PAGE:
In the beginning, Karl Benz created the Patent-Motorwagen, and the car was born—at least that’s the first verse in the Good Book according to Mercedes-Benz. Two years ago, Hyundai announced its own creation story, assigning the Genesis name to a new line of luxury cars that would be sold by Hyundai dealers. Rid of both the Hyundai nameplate and that brand’s everyday-affordablity emphasis, Genesis aims to be a fresh alternative to the 100-year-old premium labels.
Born in 2009 as the Hyundai Genesis and refurbished for the 2015 model year, the G80 sedan reviewed here is the first shot in the Genesis brand’s salvo. Add to that a larger and all-new G90 flagship sedan and at least four more models to arrive by 2020. The Genesis mission is invading the money zone where Acura, Audi, BMW, Cadillac, Infiniti, Jaguar, Lexus, Lincoln, Mercedes-Benz, and Volvo earn lucrative returns on their parent companies’ investments.
Premium and Ultimate
The Genesis G80 3.8-liter sedan starts at $42,350, rising to $53,800 when equipped with three of the four available upgrades, as was our test vehicle. An all-wheel-drive system called HTRAC cost $2500. A Premium package containing a two-panel sunroof, upgraded audio, front-seat ventilation, an LCD instrument cluster, parking sensors, a rearview camera, fog lamps, and rear-window shades hiked the price by $4750. Finally, the Ultimate package bringing leather seats, extra driver’s-seat adjustments, wood and metal trim, a color head-up display, a 9.2-inch infotainment touchscreen, yet another sound-system upgrade, a power-operated trunk lid, and dual-mode front-vent controls added another $4200 to our total.
While many luxury-brand incumbents built their reputations on strong performance credentials, the G80 takes a more cordial path. Every G80 rolls on all-season tires. While there is a potent 5.0-liter V-8 alternative to the 311-hp 3.8-liter V-6, this Genesis doesn’t have an aggressive bone in its attractively sculpted body. Ride motions are smooth and settled, as if every pavement fissure is filled with whipped cream. Respecting the hushed conversations anticipated in this luxury setting, cabin noise is a low 72 decibels during full-bore acceleration and 66 decibels during 70-mph cruising. Control efforts are low to guarantee that commuting is never a chore.
Back of the Grid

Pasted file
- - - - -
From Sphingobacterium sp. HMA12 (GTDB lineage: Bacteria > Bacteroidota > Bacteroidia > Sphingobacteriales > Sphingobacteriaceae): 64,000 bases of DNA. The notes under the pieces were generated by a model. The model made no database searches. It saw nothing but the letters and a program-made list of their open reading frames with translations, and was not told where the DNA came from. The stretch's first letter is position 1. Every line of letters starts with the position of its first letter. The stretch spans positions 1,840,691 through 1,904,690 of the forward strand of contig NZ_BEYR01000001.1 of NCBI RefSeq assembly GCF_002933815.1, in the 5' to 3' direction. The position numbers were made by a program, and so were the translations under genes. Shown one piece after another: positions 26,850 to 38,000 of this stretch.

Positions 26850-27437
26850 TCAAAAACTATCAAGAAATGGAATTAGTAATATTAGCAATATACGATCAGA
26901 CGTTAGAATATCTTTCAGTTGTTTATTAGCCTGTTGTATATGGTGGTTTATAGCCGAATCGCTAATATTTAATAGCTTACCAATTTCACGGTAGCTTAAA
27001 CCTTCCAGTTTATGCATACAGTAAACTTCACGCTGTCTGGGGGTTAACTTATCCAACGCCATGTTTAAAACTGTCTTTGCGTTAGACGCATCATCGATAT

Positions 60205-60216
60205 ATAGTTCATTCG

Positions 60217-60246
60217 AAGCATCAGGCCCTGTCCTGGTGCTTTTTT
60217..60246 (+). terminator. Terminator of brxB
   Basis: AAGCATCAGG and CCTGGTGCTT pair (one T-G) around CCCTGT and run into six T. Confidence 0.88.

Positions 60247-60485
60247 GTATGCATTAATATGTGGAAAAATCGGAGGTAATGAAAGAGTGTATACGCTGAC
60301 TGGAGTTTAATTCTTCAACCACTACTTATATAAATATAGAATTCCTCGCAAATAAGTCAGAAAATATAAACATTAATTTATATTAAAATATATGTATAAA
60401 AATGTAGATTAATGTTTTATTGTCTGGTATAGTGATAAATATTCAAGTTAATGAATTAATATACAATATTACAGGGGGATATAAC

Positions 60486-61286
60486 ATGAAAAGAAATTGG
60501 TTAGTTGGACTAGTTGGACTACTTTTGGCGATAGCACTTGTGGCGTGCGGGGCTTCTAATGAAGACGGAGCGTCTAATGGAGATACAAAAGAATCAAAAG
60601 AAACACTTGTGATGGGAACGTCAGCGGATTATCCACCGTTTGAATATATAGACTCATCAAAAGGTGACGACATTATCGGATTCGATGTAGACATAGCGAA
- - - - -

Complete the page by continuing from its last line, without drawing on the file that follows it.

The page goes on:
At the test track, the G80 landed toward the back of the performance grid. While most base-engine, all-wheel-drive premium sedans hustle from rest to 60 mph in the low-five-second range, the G80 needed 6.6 seconds to reach that velocity. Similarly, quarter-mile runs in the low-to-mid 14s with a trap speed around 100 mph are typical of this class, versus the 15.0 seconds at 96 mph achieved by the G80. That said, this Genesis did add a notch to its holster by matching the Mercedes-Benz E300 4MATIC’s 15.0-second quarter-mile time and by topping the four-cylinder Benz’s 92-mph trap speed by a significant 4 mph.
This leaves the weight side of the G80’s power-to-weight equation as the performance-robbing suspect. The 4503-pound curb weight we measured is hundreds of pounds heavier than alternatives such as the Cadillac CTS 2.0T and the Jaguar XF 3.0 (both equipped with all-wheel drive). While aluminum body parts now are common, this Genesis has an all-steel body.
So the G80 is clearly not a sports sedan, but it does excel in other areas. While the exterior design borders on generic, the combination of a long hood and a set-back cabin yields a striking profile. Call it a coincidence, but the Audi-like grille frame and the Bentley-esque winged badge are interesting touches considering that chief designer Luc Donckerwolke worked for both of those marques before joining Genesis last November.
Considering that this G80 is an upcycled Hyundai, it’s a modest step toward what this brand aspires to achieve. This first-edition Genesis scores well in comfort and convenience, but drivers accustomed to sparkling performance will be disappointed. Responding swiftly to market needs is what made the Hyundai Motor Group a force to be reckoned with, and Genesis already is considering how to integrate a performance-oriented sub-brand into its products. That means there’s probably a comprehensively upgraded G80 waiting in the wings—and no chance of Exodus following Genesis in this playbook.